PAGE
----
I once heard that moles would leave an area if we planted castor beans. We tried it for a couple seasons and it seemed to work and logical when considering the toxicity of this plant. It might not be a solution for everyone, especially with free range animals.
The best way I've found to kill grass for a new planting is to heavily mulch the area the first year and plant the following year. My favorite is a thick layer of fresh lawn clippings. If done in the heat of summer the grass clippings will cook the unwanted plants underneath, decomposes rather quickly and leave a patch of ground that is much more manageable. After that I keep mulching with what ever I can find: straw, leaves, more lawn clippings, etc. It takes some planning ahead, but it really saves energy.
I am not comfortable encouraging native grasses as they are hard to maintain, and some, like timothy, have growth inhibitors and will encircle a plant rapidly, are hard to pull out, take too much maintenance.
I have used daffodil bulbs to encircle fruit bushes (maybe 5 around a 1 gallon rootball) and fruit trees, planting them at least at hand depth. They are poisonous and gophers leave them alone, but they aren't always available. They are also quite drought tolerant, and are one of the first things to appear in spring, so they are a nice addition.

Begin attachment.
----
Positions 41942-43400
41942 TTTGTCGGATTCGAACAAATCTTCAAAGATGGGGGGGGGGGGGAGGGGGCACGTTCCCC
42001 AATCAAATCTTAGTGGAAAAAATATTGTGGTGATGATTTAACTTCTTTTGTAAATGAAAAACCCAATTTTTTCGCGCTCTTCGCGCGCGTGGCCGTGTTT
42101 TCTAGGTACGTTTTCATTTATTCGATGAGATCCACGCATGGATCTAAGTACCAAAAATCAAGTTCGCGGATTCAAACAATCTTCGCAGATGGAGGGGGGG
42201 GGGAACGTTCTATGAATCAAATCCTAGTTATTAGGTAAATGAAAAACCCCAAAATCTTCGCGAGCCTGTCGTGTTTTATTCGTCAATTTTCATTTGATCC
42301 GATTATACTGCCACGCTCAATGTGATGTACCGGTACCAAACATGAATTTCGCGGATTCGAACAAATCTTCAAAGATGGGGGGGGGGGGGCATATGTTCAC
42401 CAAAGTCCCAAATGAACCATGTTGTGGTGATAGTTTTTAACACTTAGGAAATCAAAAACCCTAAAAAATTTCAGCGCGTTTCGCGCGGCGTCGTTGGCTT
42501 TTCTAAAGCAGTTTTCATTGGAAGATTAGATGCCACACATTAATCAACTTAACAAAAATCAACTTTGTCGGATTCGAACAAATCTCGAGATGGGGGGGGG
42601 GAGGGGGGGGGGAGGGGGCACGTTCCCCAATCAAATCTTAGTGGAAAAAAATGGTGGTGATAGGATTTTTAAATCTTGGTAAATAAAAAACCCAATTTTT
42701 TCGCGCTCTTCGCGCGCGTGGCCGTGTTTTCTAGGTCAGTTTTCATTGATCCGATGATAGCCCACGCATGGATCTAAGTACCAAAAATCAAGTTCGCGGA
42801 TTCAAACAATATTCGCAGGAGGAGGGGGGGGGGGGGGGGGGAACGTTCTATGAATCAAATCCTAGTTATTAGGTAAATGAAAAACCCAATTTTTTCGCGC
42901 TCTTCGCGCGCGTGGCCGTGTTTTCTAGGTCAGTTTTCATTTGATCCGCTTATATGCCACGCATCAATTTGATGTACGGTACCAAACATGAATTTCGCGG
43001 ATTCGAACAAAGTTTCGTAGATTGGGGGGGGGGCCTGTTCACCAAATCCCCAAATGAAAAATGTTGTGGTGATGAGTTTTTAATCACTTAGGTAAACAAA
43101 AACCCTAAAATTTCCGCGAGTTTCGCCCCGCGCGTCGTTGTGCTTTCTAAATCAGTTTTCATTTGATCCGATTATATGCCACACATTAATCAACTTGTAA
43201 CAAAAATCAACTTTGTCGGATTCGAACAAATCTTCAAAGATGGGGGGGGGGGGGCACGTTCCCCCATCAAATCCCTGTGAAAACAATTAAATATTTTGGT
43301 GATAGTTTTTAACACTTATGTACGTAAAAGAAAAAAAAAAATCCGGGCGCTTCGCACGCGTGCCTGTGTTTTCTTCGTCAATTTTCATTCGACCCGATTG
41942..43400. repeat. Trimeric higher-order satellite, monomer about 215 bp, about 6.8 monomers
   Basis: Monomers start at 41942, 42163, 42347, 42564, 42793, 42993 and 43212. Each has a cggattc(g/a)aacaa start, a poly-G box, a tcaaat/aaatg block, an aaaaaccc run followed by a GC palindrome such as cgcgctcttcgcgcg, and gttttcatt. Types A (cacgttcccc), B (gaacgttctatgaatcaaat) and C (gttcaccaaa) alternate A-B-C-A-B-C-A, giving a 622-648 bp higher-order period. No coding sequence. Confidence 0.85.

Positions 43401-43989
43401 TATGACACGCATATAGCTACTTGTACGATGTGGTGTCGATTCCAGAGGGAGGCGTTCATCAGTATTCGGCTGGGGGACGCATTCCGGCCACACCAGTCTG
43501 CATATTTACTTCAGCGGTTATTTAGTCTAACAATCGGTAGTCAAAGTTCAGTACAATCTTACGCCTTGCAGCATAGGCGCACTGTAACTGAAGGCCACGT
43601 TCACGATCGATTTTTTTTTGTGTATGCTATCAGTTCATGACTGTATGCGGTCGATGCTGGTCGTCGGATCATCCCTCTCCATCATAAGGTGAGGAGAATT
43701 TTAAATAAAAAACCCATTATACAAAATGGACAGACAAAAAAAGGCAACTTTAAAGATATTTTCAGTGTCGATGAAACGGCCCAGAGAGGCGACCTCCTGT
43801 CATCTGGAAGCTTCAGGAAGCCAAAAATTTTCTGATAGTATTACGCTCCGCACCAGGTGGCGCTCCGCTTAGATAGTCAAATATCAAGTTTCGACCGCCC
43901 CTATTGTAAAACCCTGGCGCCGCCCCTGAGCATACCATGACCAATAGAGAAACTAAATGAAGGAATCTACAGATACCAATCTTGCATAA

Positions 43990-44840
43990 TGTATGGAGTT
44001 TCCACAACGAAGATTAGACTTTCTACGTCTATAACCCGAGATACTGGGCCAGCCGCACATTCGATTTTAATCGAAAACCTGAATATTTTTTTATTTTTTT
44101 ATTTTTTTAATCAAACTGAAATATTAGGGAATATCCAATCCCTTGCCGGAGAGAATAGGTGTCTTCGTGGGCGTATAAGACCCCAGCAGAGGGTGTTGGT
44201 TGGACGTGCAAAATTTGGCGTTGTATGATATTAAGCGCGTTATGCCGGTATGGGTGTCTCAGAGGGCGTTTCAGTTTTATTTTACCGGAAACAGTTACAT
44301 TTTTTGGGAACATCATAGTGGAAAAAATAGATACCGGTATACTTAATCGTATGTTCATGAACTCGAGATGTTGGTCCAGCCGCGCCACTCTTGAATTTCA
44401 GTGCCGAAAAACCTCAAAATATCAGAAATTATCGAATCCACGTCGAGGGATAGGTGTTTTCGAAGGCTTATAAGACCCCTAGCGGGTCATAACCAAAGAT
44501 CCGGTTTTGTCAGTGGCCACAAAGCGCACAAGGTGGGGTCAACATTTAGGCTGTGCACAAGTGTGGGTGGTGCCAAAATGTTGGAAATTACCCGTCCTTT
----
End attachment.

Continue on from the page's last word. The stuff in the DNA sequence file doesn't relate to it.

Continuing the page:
I see mole trails circling around in my greenhouse sometimes, but they avoid the densely planted vegetables and that curly dock. I walk on their tunnels to also discourage them from putting them back again, which may go on for a while, but it's the weed/plant that really discourages them.
Hawk poles with a height of 12 feet/ 4 meters in addition to a nearby evergreen tree, are another good helper. Leave a tall tree within 100 feet/30 meters of where you see gophers and moles. Hawks and owls want to take their prey back to a leafy tree to eat it, so they need some nearby protection, but they will sit on tall poles to wait for the gopher or mole. I have tall gate poles on either side of my gate, and I often find owl barf there, so I know they are on those poles at night. Try to keep dogs and cats out of the garden so the birds of prey can hunt there comfortably. That also allows for smaller birds to pick through mulch and eat bugs, BTW
I was once standing in the door of a motorhome talking on the phone, watching a gopher pushing dirt up into a mound about 30 feet/10 meters away. I didn't realize there was a hawk over my head on the TV antennae of the motorhome who was also watching, and suddenly it shot straight down and grabbed the gopher by the neck, held it down, looked around for a safe place to take it. So they know about gopher mounds and what to watch for, if they feel safe enough to swoop down to get it.